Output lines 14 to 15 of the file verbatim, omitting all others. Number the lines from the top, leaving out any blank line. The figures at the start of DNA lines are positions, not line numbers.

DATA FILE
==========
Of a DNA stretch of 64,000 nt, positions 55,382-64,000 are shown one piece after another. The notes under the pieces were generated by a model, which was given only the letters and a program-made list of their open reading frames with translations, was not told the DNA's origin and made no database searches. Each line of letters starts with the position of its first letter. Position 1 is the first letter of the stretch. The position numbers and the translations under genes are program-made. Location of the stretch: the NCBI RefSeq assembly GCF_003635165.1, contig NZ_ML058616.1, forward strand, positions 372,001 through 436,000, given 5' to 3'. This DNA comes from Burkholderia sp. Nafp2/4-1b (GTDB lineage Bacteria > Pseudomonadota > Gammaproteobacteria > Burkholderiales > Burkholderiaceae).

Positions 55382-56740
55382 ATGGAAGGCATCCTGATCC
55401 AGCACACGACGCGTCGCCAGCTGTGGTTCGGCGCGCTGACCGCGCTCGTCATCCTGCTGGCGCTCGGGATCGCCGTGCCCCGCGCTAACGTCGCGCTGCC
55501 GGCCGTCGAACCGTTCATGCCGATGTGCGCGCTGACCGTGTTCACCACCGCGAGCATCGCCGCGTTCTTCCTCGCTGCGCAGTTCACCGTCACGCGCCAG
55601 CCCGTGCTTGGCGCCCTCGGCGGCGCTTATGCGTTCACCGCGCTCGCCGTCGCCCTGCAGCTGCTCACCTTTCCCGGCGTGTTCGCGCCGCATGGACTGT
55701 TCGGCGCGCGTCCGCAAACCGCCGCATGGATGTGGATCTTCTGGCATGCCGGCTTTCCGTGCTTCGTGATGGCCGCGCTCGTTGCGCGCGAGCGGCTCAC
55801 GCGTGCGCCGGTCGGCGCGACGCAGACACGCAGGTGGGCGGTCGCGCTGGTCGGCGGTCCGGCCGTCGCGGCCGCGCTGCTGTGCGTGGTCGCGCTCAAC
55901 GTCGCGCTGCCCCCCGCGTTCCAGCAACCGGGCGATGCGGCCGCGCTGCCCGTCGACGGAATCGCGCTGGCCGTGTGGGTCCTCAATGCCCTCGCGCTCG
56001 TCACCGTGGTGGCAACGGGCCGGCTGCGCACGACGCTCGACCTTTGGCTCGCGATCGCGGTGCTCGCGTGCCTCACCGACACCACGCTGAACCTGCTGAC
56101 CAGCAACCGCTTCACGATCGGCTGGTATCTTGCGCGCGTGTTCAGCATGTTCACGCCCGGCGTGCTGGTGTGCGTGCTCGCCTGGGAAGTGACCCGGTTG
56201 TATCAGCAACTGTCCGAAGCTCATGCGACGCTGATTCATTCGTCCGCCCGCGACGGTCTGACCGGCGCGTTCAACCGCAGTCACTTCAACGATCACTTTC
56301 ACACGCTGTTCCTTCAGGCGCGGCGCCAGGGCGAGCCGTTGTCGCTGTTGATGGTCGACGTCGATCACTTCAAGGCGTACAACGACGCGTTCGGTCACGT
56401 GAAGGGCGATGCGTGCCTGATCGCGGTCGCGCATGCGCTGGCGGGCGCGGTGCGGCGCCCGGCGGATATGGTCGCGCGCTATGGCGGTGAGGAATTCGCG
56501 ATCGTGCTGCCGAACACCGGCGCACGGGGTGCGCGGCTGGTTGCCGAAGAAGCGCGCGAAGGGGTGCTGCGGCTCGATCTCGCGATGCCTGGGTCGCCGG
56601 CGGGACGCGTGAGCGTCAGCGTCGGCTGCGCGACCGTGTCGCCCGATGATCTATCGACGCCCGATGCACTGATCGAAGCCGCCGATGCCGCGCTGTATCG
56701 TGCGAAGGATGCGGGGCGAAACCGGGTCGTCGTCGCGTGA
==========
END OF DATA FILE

56401 GAAGGGCGATGCGTGCCTGATCGCGGTCGCGCATGCGCTGGCGGGCGCGGTGCGGCGCCCGGCGGATATGGTCGCGCGCTATGGCGGTGAGGAATTCGCG
56501 ATCGTGCTGCCGAACACCGGCGCACGGGGTGCGCGGCTGGTTGCCGAAGAAGCGCGCGAAGGGGTGCTGCGGCTCGATCTCGCGATGCCTGGGTCGCCGG